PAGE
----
Thursday, February 26, 2009

Should ignorance be answered or ignored?

Jerry DeGroot, author of Dark Side of the Moon: The Magnificent Madness of the American Lunar Quest has taken immediate advantage of the loss of the CO2 monitoring satellite, which failed after launch from Vandenberg early Wednesday, to pump up publicity for a new book expressing contempt for lunar exploration, calling it a form of madness and describing the Moon as a "worthless rock."

If you're interested, you can read his commentary, and perhaps leave your own by way of the Telegraph, HERE.

Frankly, I'm not at all certain I wish to have this argument any longer. Many of us have been answering these same complaints for forty years. In the years since Clementine, Lunar Prospector, until today, when three nations are orbiting enduring lunar orbiters and we anxiously await our LRO-LCROSS, it is likely we have learned more about the Moon than at anytime since the years immediately after the Apollo Era.

At the heart of the argument is the old saw of Zero-Sum theory, one that doesn't hold water anymore, even if you do believe in that discredited economic model. Apparently, we are to wait until the Federation of Planets and Starfleet are firmly established, and hunger is eradicated, in short all the ills of mankind, whether chosen or not, are cured forever before space exploration, development or travel can become the luxury DeGroot believes it to be.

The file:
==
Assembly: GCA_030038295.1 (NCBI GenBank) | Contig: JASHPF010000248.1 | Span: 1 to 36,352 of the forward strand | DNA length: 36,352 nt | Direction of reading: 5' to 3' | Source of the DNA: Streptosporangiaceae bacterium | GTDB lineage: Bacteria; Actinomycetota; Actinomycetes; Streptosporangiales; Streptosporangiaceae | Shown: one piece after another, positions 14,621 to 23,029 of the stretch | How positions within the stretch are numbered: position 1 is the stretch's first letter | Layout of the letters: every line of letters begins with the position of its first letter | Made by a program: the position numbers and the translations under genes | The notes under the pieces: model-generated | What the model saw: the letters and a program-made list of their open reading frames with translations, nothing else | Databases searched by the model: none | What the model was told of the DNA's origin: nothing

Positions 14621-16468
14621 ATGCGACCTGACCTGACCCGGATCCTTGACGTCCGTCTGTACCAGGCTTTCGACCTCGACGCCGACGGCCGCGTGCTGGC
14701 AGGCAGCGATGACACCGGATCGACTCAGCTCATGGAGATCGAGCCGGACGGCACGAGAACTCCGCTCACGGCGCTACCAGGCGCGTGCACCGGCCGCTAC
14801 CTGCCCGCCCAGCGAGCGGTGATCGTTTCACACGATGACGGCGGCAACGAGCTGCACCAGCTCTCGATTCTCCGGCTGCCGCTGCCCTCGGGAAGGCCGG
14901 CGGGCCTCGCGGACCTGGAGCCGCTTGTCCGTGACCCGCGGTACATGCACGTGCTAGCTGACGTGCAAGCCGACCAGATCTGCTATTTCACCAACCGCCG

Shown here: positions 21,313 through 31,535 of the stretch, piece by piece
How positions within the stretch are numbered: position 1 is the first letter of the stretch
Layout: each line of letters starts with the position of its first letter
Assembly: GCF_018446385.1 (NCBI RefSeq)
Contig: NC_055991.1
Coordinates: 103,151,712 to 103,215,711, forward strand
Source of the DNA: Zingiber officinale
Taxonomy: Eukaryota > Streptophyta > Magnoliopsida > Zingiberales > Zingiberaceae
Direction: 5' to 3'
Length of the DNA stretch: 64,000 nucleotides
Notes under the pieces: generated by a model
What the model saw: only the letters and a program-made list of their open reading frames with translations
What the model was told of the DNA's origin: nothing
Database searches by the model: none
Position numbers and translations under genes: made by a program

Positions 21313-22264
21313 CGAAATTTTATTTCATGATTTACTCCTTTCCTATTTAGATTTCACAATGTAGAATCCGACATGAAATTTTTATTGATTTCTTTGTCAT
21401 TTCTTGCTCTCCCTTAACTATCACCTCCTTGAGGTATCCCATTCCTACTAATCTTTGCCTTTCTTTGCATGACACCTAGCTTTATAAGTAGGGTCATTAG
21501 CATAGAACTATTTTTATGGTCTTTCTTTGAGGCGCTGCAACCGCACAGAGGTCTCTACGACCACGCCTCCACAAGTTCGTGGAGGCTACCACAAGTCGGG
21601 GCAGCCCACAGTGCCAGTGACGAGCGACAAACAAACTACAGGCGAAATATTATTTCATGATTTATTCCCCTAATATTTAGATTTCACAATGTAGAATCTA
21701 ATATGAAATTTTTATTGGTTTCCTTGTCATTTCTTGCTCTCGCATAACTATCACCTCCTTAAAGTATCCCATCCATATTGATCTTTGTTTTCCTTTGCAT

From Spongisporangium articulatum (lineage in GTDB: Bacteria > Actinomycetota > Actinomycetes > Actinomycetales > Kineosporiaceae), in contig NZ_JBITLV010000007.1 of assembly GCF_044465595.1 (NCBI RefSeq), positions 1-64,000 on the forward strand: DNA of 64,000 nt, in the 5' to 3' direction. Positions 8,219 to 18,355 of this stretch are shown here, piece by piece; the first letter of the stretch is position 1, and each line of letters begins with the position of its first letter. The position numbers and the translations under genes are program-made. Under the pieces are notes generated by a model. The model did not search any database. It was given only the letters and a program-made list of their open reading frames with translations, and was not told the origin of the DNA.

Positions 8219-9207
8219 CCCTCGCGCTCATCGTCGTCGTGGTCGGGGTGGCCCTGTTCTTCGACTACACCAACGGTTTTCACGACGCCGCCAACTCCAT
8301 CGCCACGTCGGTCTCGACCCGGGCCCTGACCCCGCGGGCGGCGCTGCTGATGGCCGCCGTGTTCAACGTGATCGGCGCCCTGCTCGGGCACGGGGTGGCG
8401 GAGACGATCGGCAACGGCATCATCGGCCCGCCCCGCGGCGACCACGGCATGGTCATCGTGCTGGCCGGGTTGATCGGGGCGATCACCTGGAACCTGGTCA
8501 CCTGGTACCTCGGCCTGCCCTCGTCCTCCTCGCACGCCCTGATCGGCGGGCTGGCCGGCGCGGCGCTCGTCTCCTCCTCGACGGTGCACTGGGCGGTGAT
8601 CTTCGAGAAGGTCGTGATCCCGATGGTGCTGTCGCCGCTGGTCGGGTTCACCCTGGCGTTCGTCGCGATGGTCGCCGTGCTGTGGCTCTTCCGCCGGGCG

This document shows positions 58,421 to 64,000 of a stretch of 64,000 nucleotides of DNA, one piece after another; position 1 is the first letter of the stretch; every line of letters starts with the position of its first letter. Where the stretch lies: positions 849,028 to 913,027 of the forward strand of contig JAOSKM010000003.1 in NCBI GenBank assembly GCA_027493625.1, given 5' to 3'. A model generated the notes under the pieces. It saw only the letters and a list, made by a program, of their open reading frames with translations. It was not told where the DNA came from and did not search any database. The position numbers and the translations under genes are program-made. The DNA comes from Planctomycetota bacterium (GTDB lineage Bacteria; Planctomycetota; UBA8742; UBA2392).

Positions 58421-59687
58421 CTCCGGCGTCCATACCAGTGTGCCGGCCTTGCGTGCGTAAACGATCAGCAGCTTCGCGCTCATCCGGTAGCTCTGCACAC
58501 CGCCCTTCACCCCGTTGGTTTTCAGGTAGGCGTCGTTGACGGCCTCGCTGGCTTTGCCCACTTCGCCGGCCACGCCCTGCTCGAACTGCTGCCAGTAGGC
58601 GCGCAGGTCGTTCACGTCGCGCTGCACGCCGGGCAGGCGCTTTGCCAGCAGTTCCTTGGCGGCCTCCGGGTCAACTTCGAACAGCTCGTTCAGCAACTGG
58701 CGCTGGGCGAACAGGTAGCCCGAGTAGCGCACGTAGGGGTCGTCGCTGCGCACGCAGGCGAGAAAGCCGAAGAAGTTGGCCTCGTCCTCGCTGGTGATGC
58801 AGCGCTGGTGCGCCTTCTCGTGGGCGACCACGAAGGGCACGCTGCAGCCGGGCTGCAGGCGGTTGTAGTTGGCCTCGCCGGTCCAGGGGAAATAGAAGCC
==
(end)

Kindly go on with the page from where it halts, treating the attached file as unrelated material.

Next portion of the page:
The time has come for those who have come to understand dimly or starkly the essential place of our Moon to our future as a species, who have read and understood the National Academies' Scientific Context for the Exploration of the Moon (2007), to speak out loud and confidently against ridiculous views like those of DeGroot.

For me, whether NASA is funded in this area or not, the Moon is the Rosetta Stone of the Solar System and at least as worthy of study as Antarctica, for example. Survival there is essential to survival further down the line, past my lifetime, and I intend to get there, or to, at the very least, study her and try to understand her, for the sake of helping others get there, with or without NASA.

DeGroot's opinions about NASA are well and good, but commercial space development will one day take us beyond where it is today as it has from where it was in the recent past. India, China, Japan, Russia, the ESA and Dr. Harrison Schmitt and colleagues at the University of Wisconsin have not been shy about how the world economy can grow here and everywhere in the world using resources from the Moon.

Beyond endangering NASA's present, methodical long-term planning, allowing his opinion to go without challenge can endanger Open Skies.

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